NEA: You’re graduating this spring. What’s up next?
TOGUN: I will be going to a performing arts school called the American Musical and Dramatic Academy in New York, New York. I will be studying acting there. I’ve always wanted to be an actor since I’ve been younger, so that’s, a dream of mine. I’ve just been letting God pave the way, as far as how I was going to get there, and how big or how far he wanted me to go, as far as being an actor. As of late, I’ve been telling myself that when I graduate, that’s going to be the biggest time for me to learn—not just school, but learning things about life, learning how to cope with different things, learning how to be a man. Just learning different things is the next step for me.
NEA: Before I ask the final question, is there anything you want to say that I haven’t asked yet?
TOGUN: I do just want to give thanks to all the support. I want to give thanks to my school. They have been a really big support system behind me; my teachers—Miss Tuckerman, in specific; Miss Free. I want to give a shout-out to my old teacher, Miss Daniels, who started me off with it. My mother, of course, she’s been there through the whole process. She’s been my motivator. She’s been everything for me, throughout the whole process. So I really do want to give a shout out to her, and always give my glory to God, as well. I just want to say thank you to everyone who supported me, who believed in me.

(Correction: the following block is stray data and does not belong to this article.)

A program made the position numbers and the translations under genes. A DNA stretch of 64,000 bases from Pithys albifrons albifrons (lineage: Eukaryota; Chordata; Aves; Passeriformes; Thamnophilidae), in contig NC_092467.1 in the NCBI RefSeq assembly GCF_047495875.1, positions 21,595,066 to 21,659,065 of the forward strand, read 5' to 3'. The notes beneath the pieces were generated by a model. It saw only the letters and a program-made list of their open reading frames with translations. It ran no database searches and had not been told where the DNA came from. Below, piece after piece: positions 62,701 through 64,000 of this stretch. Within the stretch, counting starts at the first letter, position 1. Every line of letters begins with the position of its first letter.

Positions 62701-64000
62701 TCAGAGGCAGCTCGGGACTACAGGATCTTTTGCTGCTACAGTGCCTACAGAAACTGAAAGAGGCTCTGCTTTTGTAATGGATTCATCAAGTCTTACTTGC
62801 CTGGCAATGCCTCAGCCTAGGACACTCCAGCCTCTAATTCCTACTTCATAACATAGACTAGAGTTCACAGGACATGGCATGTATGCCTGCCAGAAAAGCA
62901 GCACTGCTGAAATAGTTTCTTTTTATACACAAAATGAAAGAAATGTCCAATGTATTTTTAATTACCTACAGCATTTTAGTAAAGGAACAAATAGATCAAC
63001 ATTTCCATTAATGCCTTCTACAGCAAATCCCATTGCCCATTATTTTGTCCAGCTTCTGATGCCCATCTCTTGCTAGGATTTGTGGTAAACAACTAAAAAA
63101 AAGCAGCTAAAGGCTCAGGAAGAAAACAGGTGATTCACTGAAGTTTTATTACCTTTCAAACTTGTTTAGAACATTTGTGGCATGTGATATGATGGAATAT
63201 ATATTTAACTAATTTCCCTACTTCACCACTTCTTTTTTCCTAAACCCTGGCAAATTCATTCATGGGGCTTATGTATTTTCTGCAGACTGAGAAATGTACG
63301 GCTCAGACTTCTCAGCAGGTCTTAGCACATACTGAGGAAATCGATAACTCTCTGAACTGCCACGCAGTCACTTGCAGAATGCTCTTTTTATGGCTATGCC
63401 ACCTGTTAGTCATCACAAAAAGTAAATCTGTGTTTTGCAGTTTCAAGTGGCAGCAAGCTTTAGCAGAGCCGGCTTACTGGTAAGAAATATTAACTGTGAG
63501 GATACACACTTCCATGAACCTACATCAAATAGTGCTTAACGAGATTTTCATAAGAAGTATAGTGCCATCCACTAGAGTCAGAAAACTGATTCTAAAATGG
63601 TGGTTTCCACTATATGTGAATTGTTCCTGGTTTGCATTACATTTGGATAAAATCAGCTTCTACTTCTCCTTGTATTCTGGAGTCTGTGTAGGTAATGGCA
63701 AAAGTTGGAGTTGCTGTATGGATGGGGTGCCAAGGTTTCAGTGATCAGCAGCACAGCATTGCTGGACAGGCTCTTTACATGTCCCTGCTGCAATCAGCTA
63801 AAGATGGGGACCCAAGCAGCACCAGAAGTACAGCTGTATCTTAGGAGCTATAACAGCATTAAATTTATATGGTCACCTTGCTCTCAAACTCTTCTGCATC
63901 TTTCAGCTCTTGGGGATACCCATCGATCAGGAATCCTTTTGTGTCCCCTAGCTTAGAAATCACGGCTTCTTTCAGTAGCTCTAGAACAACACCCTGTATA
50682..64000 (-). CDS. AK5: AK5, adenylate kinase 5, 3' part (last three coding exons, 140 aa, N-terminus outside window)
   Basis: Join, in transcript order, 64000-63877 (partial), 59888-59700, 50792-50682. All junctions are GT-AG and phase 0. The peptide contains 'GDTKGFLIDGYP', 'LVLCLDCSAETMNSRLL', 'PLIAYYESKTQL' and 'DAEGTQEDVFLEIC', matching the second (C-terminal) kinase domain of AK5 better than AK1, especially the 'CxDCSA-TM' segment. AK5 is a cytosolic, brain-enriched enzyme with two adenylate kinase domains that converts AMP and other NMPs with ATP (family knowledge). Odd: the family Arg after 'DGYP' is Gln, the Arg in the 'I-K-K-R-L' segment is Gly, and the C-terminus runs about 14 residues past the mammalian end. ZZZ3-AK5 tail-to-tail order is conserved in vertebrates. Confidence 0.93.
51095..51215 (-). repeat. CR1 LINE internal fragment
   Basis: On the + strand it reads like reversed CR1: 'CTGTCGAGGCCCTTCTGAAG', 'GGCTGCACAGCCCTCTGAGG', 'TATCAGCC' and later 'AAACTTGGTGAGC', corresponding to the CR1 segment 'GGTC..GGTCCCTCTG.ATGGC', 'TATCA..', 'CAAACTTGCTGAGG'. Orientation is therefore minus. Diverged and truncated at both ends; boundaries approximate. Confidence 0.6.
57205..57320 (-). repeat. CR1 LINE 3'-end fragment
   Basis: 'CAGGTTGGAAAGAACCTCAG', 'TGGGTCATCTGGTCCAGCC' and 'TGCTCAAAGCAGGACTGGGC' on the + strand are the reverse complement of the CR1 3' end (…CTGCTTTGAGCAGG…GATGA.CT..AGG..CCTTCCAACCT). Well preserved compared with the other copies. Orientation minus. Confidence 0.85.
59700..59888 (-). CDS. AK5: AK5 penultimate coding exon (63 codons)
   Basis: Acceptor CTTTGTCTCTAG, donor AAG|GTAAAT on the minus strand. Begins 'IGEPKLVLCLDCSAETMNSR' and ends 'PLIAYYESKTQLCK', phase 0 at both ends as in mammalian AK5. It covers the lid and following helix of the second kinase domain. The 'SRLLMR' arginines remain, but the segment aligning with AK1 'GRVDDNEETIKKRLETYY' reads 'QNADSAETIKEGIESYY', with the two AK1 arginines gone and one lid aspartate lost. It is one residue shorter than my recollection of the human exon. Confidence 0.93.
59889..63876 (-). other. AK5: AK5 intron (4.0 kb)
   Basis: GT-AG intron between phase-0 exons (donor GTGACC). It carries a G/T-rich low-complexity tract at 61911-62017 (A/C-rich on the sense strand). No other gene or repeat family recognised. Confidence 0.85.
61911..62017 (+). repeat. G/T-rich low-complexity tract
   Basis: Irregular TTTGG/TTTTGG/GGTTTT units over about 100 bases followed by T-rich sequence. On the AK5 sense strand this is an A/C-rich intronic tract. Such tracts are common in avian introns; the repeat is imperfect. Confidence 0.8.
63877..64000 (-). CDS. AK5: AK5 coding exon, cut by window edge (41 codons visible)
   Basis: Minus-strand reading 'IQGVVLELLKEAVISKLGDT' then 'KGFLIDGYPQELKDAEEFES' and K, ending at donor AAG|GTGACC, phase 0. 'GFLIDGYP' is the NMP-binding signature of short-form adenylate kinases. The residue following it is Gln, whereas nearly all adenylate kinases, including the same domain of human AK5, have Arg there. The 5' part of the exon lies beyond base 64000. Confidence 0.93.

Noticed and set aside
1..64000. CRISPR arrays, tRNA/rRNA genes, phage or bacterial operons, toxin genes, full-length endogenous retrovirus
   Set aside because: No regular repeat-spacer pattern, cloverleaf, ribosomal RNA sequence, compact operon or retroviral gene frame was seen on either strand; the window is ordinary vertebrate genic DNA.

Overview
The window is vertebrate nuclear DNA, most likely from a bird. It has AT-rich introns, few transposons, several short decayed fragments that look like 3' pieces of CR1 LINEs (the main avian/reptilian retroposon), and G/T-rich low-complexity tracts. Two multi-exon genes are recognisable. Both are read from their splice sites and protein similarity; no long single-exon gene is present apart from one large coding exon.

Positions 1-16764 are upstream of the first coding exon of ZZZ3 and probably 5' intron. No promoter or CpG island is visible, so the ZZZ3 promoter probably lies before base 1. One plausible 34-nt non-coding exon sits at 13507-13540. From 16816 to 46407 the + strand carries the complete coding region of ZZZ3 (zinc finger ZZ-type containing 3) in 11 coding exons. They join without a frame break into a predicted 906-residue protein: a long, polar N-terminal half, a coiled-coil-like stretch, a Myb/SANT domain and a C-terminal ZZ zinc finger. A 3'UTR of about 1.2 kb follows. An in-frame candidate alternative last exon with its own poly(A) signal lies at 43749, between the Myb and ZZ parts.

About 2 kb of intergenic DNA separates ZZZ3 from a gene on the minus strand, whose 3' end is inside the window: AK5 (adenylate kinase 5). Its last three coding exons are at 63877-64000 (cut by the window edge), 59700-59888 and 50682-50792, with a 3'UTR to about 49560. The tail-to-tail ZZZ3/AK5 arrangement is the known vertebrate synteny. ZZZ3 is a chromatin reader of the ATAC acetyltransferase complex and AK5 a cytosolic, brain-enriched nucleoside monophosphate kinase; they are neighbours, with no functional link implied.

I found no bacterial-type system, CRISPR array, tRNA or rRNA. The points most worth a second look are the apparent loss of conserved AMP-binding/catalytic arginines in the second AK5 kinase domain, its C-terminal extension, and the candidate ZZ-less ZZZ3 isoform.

NEA: Do you have any advice for future Poetry Out Loud participants?
TOGUN: I go back to the L-word: learn. It’s specifically learning how to learn: learning how to figure out what you did wrong, and fixing it; learning how to not look at your competitors, and figuring out how you can be the best you that you can be, and not [changing] yourself to be anything that you feel like the judges would like, or the audience would like, or whatever the case may be. Be the best you you can be. That’s—in the simplest form—the best advice I can give.
We had some additional winners at this year's Poetry Out Loud—two students who won prizes for their original work in our 50th anniversary Poetry Ourselves competiton for #POL16 State Champions. Meet the students and check out their winning words here.